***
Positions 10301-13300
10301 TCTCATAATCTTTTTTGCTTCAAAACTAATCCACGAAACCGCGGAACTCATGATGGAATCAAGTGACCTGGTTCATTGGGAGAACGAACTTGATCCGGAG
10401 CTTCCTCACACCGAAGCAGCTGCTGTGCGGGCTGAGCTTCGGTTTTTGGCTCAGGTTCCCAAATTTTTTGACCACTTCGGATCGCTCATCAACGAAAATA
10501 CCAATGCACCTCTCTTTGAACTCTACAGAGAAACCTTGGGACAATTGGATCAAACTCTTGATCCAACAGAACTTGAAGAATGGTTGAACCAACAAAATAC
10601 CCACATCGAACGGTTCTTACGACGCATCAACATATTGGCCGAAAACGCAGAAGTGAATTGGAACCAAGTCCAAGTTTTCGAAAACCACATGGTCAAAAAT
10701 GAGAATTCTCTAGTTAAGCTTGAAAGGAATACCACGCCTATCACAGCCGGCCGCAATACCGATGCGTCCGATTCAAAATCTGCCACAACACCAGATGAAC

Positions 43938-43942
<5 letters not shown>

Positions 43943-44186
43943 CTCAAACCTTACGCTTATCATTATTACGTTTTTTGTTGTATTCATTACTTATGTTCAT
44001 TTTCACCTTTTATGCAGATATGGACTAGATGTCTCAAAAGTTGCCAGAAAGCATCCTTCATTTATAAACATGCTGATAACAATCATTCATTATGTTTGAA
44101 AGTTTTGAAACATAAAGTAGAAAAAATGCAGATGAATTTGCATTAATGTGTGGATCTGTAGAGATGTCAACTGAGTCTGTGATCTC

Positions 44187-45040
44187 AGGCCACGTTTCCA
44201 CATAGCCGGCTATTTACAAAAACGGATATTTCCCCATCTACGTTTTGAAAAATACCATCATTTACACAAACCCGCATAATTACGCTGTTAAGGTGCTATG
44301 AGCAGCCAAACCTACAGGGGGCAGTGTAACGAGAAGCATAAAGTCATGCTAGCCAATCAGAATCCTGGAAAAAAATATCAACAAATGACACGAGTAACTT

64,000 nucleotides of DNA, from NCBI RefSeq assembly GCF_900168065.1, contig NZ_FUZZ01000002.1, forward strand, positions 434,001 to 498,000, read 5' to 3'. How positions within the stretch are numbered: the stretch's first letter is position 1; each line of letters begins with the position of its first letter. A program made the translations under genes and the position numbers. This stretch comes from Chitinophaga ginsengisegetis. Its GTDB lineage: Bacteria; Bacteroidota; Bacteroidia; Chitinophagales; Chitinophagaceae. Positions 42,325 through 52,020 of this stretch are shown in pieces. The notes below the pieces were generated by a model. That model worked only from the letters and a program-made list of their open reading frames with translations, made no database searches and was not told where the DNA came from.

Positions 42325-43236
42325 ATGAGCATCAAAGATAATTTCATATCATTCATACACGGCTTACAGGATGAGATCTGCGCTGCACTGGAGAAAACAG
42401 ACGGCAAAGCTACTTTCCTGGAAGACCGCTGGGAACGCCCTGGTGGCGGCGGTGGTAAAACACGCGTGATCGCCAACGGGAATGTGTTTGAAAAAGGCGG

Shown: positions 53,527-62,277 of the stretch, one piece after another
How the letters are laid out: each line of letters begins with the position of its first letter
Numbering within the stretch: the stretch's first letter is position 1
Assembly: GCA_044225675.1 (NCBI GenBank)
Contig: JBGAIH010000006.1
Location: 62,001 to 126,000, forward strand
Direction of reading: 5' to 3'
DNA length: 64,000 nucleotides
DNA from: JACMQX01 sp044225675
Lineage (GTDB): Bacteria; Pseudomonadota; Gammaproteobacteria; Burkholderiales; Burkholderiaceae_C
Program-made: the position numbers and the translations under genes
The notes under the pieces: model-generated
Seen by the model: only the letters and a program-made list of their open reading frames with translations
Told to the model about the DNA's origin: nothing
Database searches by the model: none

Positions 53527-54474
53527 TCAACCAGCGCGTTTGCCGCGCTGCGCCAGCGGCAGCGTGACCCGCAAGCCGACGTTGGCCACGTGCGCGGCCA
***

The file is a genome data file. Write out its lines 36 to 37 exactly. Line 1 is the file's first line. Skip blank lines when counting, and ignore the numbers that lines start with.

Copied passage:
Positions 53527-54474
53527 TCAACCAGCGCGTTTGCCGCGCTGCGCCAGCGGCAGCGTGACCCGCAAGCCGACGTTGGCCACGTGCGCGGCCA